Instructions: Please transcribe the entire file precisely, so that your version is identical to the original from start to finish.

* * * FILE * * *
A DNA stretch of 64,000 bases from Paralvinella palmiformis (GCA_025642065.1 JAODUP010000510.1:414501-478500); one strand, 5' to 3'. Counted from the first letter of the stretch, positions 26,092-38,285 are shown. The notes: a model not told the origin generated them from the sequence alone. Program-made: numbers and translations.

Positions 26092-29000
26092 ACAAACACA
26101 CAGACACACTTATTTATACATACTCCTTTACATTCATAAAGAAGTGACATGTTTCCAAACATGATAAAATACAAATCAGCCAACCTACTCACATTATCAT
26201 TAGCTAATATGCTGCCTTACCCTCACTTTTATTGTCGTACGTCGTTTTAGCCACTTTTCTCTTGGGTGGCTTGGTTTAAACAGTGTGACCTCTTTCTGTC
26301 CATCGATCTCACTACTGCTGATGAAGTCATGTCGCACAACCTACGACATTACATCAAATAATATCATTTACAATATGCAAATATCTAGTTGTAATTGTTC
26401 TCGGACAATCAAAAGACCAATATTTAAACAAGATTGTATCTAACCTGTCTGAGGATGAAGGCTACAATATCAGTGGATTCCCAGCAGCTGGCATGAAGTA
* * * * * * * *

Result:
A DNA stretch of 64,000 bases from Paralvinella palmiformis (GCA_025642065.1 JAODUP010000510.1:414501-478500); one strand, 5' to 3'. Counted from the first letter of the stretch, positions 26,092-38,285 are shown. The notes: a model not told the origin generated them from the sequence alone. Program-made: numbers and translations.

Positions 26092-29000
26092 ACAAACACA
26101 CAGACACACTTATTTATACATACTCCTTTACATTCATAAAGAAGTGACATGTTTCCAAACATGATAAAATACAAATCAGCCAACCTACTCACATTATCAT
26201 TAGCTAATATGCTGCCTTACCCTCACTTTTATTGTCGTACGTCGTTTTAGCCACTTTTCTCTTGGGTGGCTTGGTTTAAACAGTGTGACCTCTTTCTGTC
26301 CATCGATCTCACTACTGCTGATGAAGTCATGTCGCACAACCTACGACATTACATCAAATAATATCATTTACAATATGCAAATATCTAGTTGTAATTGTTC
26401 TCGGACAATCAAAAGACCAATATTTAAACAAGATTGTATCTAACCTGTCTGAGGATGAAGGCTACAATATCAGTGGATTCCCAGCAGCTGGCATGAAGTA